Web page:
When the disciples of John the Baptist came to Jesus to inquire whether He were the Christ, Jesus replied, "Go and tell John what you have seen and heard: the blind receive their sight, the lame walk, lepers are cleansed, and the deaf hear, the dead are raised up, the poor have good news preached to them."

Jesus is saying to the disciples of John the Baptist, "Here is what is happening.... What do you conclude?" So Jesus is indeed very much interested in evidence and proof. He does not show that in an intellectual way, but by His behavior, doing deeds. That is the kind of proof that just about anyone can respect. He does not write essays about it, He does not hold a lecture series on who He is. Those are not bad things to do, they have their place. But they were not what Jesus was doing. He just shows them that indeed the Kingdom is among them. The power of God has descended to earth and is able to help us in any possible problem we might have, including the problem of the ending of life, the problem of death. "O death, where is thy sting???"


So, what is a saint? A saint is not a painted plaster statue of a person, someone who is a bit out of touch with reality, or one who walks a foot off the ground. A saint is one who is supremely in touch with reality, real reality, power reality, ability to do extraordinary things reality.

But the extraordinariness of those things is only because we in our fallen states are blind to the reality to which Jesus wants to introduce us. In the Kingdom, those kinds of things are very ordinary. Jesus expected His disciples to calm the storm. "O ye of little faith."

Jesus did not mean, "O ye who are not willing to take a blind leap!" Jesus is NOT in favor of us taking blind leaps when there is evidence to be had. He meant rather, "O ye who are not willing to open your eyes to what is right in front of your noses! O ye who are too cowardly to risk a real adventure into reality. O ye who are not willing to risk a challenge from God to get on the road to reality! O ye who are not willing to trust God who created the whole of the cosmos, not even when He does miracles right in front of you!" He was chastising them for failure to follow the evidence.

A saint, then, is one who insists on walking the road into reality, walking the road to truth, wherever it may lead, at any cost to himself. Elijah was a saint when he challenged the prophets of Baal to a contest on Mount Carmel (in I Kings 18). If God had not shown up to light the fire under the bull, the people there would have had no obligation to follow God. The Biblical test for the true God is a very practical, not a theoretical, one, the true God can keep His promises. A false God cannot.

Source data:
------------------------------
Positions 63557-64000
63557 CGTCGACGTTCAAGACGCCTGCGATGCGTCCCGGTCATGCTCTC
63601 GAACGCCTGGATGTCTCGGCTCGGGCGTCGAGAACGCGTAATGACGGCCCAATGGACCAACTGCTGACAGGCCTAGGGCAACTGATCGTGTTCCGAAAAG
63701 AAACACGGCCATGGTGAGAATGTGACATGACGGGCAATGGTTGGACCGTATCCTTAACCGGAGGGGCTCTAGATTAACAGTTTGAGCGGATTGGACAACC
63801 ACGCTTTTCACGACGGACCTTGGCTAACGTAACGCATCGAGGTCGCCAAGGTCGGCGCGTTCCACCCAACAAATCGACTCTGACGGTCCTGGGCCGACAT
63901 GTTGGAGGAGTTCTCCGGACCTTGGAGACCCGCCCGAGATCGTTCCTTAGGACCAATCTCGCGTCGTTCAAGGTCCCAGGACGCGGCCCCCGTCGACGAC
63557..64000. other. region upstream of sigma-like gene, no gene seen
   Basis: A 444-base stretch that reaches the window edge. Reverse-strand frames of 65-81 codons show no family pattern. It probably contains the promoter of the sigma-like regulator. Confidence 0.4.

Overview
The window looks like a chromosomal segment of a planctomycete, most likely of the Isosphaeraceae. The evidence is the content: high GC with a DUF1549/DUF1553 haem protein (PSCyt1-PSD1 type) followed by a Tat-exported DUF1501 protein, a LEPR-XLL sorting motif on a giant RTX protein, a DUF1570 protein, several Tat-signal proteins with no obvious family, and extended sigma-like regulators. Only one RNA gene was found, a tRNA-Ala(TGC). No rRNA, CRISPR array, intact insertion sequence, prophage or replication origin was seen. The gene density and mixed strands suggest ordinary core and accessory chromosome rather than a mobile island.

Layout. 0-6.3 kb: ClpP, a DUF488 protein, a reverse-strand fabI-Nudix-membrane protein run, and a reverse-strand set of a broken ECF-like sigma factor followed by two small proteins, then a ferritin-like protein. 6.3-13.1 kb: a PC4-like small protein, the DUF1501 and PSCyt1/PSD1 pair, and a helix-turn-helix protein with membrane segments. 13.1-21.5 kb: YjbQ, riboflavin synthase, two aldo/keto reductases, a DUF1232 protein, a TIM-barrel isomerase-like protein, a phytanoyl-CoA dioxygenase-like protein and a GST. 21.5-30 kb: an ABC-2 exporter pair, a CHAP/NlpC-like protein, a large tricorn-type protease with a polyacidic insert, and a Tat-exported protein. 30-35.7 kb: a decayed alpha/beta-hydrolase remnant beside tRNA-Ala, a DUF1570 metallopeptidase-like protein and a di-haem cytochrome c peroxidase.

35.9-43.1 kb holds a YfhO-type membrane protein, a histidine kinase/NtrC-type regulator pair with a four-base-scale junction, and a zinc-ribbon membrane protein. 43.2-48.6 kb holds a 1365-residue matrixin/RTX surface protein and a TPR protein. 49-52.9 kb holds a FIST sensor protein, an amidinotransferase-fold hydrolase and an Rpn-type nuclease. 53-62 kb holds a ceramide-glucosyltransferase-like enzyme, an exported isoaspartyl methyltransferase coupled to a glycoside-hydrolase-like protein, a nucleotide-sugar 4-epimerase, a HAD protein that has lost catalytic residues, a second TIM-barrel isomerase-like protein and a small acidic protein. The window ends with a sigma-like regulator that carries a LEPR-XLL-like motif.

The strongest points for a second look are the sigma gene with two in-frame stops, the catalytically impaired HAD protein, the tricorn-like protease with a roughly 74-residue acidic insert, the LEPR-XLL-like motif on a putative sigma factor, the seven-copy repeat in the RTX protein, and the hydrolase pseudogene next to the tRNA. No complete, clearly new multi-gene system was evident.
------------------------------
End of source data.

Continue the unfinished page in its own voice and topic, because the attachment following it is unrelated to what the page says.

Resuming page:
So a saint is one who has found out by his own experience and reasoning -- that indeed, the Kingdom is among us. "Something is happening here which is beyond what the world can account for!" In some way, God shows the saint that He is there, that He can make the difference in the life of the saint. God shows up and proves His own case.

But a saint is more than just someone who has discovered that mighty truth, that secret hidden from the minds of the worldly. The saint is the one who is willing to risk the weight of his being on that truth, and to make sure that everyone else knows that this Kingdom of God is among us, and is given the chance to find out for himself. The saint will not stop telling about this truth, about this Kingdom among us, about Jesus, the Lord of this Kingdom.

Raising the Dead

I recently received a DVD from a friend produced by someone who had run into (for him) a new kind of Christianity -- a Christianity which was alive with miracles. I do not recall where he came from, but he did mention a church up in Redding, California, where these kinds of miracles were taking place. I had heard of that church some years ago, and have seen a DVD produced by them. And, yes, it is quite astonishing.

This fellow set out on a worldwide quest to locate and film what was happening in these very alive churches around the world. He found people who had gold fillings put into their teeth by the Lord. People who were healed of diseases and injuries. He found an island, the name of which I do not recall, but it had about the lowest poverty level of any country on earth. But in the churches on that island, the dead were being raised with regularity.

One fellow was locking up the gate to his church because dark was coming. He was attacked, beaten, and killed by four men.  His body was taken to the hospital. At some point, this dead man woke up.  He still looked terribly beaten and scarred.  But then, the Lord healed every scar on his body.  The police had caught one of the attackers, and had gone to the church to get them to sign the complaint against the attacker.  But the now-alive man had called his church and told them not to sign the complaint.  He went to the jail and told the police to release the man because he forgave him.  The attacker came out, the healed man embraced his attacker and told him that he forgave his wicked deed.  The attacker became a Christian and goes around telling how the man he had murdered and was raised from the dead has forgiven him.  Wouldn't you like to have such a testimony?